Saturday, November 17, 2012

Stop Making Sense (1984) Review

Stop Making Sense posterDirector: Johnathan Demme
Stars: Talking Heads
Genre: Concert, Music

A Talking Heads concert film.

The film begins with the opening credits, very reminiscent to the opening credits in Kubrick's Dr. Strangelove. It is silent. We can hear the slight commotion and cheering of an audience in the background. The shadow of a guitar appears, as if in a German Expressionist film, the audience screams. We watch David Byrne's feet walk to the front of the stage. "Hi, I got a tape I want to play," he says. We see he is only armed with an acoustic guitar and a cassette player. He plays "Psycho Killer", just him, an acoustic, and a cassette player on a completely empty stage, ladders and miscellaneous stage equipment in the back can be seen. The song ends.

Tina Weymouth joins David Byrne on stage wielding her bass guitar. Together they play "Heaven". While the song is progressing we see men in the background dressed in all black wheeling a drum set onto the stage. The song ends.

Chris Frantz gets on the stage and takes his position at the drums. The stage is a canvas and it is being painted by the band members. Each song adds a new member, a new instrument. They play "Thank You for Sending Me an Angel". The band begins to feel more complete. The song ends.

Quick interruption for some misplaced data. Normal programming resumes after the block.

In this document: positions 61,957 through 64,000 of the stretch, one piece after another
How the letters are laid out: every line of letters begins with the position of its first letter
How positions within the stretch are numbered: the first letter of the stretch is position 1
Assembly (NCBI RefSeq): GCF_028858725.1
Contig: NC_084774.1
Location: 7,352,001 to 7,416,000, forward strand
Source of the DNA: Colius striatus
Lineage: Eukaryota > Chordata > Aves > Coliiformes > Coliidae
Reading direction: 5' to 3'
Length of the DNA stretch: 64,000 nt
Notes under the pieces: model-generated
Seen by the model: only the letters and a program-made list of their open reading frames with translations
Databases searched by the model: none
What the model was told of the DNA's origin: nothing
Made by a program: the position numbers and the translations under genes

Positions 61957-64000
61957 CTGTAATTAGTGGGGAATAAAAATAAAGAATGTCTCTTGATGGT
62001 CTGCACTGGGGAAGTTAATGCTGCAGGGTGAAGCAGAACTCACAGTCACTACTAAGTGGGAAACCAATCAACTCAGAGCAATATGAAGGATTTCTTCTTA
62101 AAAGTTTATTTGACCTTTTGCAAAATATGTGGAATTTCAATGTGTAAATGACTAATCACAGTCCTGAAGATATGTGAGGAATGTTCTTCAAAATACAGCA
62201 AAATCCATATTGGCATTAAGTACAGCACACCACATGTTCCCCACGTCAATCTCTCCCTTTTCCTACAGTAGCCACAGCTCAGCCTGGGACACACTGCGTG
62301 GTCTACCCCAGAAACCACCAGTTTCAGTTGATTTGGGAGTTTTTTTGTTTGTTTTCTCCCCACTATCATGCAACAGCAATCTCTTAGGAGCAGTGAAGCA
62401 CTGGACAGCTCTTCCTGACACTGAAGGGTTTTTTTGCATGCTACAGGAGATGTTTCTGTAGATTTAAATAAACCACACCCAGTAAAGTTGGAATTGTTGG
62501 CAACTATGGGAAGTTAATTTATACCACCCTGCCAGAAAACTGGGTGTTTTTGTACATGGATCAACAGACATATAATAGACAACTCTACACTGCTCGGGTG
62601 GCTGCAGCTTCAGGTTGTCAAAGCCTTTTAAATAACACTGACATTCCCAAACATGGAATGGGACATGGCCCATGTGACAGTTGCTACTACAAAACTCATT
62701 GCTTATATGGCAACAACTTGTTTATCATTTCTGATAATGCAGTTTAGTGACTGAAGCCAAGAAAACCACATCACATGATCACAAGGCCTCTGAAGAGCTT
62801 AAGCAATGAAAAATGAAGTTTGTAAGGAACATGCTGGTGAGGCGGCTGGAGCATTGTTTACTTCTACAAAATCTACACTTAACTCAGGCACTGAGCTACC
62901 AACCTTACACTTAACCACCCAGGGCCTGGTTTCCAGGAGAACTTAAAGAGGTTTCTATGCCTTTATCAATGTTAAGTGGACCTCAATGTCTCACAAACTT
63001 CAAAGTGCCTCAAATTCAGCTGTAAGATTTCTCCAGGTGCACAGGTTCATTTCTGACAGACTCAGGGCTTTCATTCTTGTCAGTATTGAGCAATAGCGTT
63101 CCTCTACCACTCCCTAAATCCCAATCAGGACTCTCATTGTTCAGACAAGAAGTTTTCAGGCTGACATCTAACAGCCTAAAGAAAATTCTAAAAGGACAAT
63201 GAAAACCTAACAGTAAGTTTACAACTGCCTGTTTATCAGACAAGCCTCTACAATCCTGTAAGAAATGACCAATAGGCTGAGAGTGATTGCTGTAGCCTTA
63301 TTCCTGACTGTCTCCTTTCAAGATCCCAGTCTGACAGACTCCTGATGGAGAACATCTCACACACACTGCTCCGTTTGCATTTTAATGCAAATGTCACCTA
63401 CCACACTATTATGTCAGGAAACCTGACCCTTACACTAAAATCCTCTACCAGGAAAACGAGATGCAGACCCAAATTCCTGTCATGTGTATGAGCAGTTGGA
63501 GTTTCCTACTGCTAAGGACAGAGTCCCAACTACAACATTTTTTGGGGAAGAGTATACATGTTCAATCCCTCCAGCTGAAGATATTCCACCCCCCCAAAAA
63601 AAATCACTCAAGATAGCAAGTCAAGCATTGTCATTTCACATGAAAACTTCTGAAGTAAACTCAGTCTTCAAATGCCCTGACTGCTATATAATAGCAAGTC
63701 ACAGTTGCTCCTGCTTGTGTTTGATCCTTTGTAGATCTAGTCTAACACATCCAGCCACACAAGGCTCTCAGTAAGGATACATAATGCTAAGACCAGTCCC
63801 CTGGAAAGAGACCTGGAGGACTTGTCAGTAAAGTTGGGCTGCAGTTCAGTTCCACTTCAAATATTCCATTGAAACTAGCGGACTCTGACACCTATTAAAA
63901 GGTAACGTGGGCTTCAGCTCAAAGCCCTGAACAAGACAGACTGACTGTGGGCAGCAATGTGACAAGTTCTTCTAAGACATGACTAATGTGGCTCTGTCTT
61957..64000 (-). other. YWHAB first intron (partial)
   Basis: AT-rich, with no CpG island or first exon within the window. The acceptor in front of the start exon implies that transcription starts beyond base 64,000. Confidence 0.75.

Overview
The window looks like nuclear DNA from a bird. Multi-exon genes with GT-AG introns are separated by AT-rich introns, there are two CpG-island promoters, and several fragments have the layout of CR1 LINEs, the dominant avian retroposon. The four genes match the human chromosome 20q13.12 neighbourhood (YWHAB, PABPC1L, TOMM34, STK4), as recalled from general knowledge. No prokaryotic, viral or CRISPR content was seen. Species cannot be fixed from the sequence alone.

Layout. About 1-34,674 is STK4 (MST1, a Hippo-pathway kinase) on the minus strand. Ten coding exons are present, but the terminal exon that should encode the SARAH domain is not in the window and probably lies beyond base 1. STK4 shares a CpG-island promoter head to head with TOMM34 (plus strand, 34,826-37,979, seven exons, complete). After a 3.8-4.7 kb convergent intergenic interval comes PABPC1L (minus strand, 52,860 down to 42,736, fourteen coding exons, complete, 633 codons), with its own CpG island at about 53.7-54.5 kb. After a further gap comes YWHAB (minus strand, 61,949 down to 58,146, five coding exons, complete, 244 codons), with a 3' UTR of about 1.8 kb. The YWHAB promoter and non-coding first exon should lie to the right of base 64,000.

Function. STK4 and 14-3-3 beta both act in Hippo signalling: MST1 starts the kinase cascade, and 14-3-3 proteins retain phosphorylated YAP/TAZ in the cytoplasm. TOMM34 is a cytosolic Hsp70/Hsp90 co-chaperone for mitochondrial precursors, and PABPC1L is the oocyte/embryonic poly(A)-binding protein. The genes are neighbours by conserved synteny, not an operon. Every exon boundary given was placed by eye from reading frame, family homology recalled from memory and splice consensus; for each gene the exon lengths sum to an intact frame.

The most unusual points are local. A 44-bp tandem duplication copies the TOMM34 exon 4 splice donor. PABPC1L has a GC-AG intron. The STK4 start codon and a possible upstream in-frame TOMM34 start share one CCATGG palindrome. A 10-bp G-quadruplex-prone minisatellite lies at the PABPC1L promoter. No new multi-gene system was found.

Jerry Harrison and his guitar walk on stage. Three songs into the concert and we finally get to see the four members of the Talking Heads all on stage together. But their portrait is not complete. They play "Found a Job". While they are playing a keyboard is wheeled onto the stage. A set of hand drums are also added. The song ends.

Bernie Worrell enters the stages and takes his post at the keyboard; Steve Scales takes the hand drums; two back-up vocalists also join the stage, Ednah Holt and Lynn Mabry. A black curtain falls down behind the band blocking the ugliness of the stage equipment--their painting is nearly complete--and they begin to play "Slippery People". The concert feels much more alive. A set of percussion instruments are added to the stage. The song ends.

David Byrne on an empty stage in Stop Making Sense